Plunger 54 of valve assembly 58 has a recessed rubber seal 70 that sealingly contacts valve seat 55, and a compression spring 72 forcibly urges plunger 54 toward valve seat 55, thereby sealing orifice 56 when no electrical current flows through solenoid 52.

Manifold 60 has a longitudinal inlet bore 74 therethrough, bore 74 being internally-threaded at ends 76 and 78 of manifold 60 so as to respectively receive hydraulic hose 42 from pressurized source 22 and hydraulic hose 80 to another manifold 60. It will now be understood that multiple manifolds 60 may thus be cascaded so as to accommodate a desired number of injector nozzles, each manifold having some number of valve means 50 as shown in FIG. 7. Of course, it shall be understood that the open end of bore 74 of the last such cascaded manifold 60 will be sealingly plugged, as with a bolt, so as to preserve lubricant pressure within bore 74.

Orifice 56 of valve seat 515 is seen to be in communication with inlet bore 74 as by passageway 82, thereby allowing pressurized lubricant to flow from source 22 through orifice 156 when valve seat 1515 is unsealed by actuation of solenoid 152.

Manifold 60 has a plurality of outlet ports 84, one such port 84 being connected to an associated injector nozzle 24 via a hydraulic hose 86 threadedly received into port 84 as by internal threads 88 of port 84. Each said port 84 has a passageway 90 through manifold 60 that is selectively placed in communication with inlet bore 74 via passageway 82 as solenoid 152 is actuated. Valve means 150 is thus seen to selectively gate the flow of lubricant from pressurized source 22 to injector nozzle 24. If desired, manifold 60 may also have one or more threaded blind mounting holes 92 for mounting manifold 60 to die press 26.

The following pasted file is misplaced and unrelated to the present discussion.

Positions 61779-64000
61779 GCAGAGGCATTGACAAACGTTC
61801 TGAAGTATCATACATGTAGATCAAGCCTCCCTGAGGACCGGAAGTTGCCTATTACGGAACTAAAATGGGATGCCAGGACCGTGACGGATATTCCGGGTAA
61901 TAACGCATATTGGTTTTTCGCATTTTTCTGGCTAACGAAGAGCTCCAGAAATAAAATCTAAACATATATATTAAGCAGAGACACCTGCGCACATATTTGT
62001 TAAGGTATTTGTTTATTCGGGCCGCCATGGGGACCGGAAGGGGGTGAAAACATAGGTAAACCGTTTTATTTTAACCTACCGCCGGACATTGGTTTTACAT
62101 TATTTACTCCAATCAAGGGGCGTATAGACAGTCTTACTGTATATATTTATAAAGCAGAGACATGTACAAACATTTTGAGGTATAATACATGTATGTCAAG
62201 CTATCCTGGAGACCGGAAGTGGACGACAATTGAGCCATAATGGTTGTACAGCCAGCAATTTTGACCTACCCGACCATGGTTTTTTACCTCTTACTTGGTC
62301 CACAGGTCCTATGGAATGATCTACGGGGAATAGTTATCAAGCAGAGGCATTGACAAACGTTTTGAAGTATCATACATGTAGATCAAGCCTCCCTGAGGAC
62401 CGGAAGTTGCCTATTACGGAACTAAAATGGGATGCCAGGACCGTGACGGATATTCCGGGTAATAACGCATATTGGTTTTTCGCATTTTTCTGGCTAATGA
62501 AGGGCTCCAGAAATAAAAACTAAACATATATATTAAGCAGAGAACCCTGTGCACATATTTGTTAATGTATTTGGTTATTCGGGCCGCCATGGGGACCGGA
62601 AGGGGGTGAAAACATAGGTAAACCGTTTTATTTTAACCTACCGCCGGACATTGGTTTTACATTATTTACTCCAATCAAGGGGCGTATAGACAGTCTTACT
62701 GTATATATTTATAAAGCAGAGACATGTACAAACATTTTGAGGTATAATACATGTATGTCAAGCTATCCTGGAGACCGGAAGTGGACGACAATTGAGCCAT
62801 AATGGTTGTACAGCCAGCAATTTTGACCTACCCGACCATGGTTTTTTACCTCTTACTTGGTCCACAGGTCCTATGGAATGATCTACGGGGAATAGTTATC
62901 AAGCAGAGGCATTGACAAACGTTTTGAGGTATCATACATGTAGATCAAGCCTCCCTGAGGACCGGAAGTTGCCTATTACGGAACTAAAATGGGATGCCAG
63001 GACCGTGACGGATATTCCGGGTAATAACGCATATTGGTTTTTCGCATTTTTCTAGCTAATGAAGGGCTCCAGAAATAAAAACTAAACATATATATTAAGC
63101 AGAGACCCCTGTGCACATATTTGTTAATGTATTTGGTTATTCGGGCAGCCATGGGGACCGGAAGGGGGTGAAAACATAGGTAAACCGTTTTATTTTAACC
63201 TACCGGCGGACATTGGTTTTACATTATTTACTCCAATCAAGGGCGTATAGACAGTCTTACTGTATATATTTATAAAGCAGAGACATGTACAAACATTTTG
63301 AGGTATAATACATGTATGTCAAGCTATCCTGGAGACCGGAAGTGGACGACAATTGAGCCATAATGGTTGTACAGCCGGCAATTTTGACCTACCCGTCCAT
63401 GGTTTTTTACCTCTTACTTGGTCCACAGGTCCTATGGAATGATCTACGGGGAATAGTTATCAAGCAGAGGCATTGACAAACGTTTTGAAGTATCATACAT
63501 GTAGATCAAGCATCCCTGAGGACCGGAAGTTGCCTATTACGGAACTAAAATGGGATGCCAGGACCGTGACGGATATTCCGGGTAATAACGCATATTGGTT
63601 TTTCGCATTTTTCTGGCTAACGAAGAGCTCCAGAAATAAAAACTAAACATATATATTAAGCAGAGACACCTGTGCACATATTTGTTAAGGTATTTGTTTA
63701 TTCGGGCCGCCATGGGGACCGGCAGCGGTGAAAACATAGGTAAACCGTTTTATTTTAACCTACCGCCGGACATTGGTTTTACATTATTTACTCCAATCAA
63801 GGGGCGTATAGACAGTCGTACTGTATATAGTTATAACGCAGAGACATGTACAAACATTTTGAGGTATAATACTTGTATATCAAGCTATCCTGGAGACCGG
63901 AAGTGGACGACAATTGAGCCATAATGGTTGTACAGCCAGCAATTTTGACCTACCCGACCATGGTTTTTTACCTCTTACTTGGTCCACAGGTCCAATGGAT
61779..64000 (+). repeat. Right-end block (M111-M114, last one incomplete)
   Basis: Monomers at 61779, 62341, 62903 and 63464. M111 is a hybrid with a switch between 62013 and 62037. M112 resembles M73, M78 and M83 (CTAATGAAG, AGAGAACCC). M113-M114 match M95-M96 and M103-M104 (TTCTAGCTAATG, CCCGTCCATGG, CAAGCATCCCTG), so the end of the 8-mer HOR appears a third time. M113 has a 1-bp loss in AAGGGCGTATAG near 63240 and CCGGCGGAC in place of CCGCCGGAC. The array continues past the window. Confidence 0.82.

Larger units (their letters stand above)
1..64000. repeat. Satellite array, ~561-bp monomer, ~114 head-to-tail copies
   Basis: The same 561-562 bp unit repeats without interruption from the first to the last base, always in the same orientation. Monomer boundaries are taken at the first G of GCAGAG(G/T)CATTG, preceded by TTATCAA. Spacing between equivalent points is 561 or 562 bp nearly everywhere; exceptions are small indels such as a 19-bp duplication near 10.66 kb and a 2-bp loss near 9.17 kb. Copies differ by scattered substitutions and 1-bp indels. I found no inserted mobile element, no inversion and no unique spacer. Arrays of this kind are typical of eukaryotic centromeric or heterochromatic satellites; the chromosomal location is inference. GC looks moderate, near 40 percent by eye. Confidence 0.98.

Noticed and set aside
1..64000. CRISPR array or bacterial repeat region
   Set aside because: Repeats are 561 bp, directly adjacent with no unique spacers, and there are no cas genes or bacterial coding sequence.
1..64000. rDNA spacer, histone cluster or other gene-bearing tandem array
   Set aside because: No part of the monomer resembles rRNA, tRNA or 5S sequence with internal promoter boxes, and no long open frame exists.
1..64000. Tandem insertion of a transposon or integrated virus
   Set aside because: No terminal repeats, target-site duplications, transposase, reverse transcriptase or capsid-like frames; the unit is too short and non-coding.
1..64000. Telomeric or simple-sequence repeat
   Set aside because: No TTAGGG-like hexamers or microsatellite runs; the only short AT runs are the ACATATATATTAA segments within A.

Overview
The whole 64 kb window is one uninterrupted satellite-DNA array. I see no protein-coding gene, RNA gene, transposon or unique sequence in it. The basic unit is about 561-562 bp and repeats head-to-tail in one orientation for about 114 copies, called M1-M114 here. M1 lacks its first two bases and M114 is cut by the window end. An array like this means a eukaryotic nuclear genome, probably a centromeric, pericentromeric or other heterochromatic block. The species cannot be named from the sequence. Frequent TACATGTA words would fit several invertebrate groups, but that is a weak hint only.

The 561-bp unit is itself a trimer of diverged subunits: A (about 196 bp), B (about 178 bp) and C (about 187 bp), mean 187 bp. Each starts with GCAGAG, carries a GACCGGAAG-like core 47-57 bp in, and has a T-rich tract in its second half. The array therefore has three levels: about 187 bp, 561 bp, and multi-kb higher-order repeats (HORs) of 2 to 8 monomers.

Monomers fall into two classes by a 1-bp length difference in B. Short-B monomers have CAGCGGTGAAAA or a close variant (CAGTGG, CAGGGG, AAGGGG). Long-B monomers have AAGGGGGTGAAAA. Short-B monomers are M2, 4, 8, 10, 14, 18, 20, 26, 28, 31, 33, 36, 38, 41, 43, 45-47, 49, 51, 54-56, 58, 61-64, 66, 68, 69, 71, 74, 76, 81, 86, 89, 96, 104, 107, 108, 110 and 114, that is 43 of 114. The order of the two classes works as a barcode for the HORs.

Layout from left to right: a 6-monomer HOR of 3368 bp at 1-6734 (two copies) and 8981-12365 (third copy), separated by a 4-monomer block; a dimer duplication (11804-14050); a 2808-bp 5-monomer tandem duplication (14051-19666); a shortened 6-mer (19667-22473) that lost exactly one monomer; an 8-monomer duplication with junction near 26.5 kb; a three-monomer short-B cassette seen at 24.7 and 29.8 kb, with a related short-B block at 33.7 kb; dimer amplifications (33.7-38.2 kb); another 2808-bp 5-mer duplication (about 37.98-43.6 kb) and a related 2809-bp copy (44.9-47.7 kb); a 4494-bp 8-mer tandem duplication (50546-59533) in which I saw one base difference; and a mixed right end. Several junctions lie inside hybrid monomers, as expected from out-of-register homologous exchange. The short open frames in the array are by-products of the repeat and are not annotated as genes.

As shown in FIG. 1, applicator 20 further includes, respectively associated with each injector nozzle 24, control means 48, responsive to the movement of movable die 28 toward and away from fixed die 30, for causing metering means 46 to pass lubricant from pressurized source 22 to its respective injector nozzle 24 during a predetermined and programmable dwell time, thereby causing a predetermined volume of lubricant to pass from pressurized source 22 to its respective injector nozzle 24.

Control means 48 includes well-known programmable timer means 100, triggerable by the movement of movable die 28, for generating a control signal 102 that is active for the desired predetermined and programmable dwell time.

Control means 48 further includes switching means 104, such as triac 106, responsive to control signal 102 as by connecting signal 102 to the gate 108 of triac 106, for selectively applying current from an electrical power source 110 to solenoid-operated valve means 50 and causing metering means 46 to pass lubricant for the desired dwell time by causing current to flow through solenoid 52. At least one timer means 100, associated with one injector nozzle, is independently programmable for its respective dwell time relative to another such timer means 100, and preferably all timer means 100 are independently programmable as shown in FIG. 1.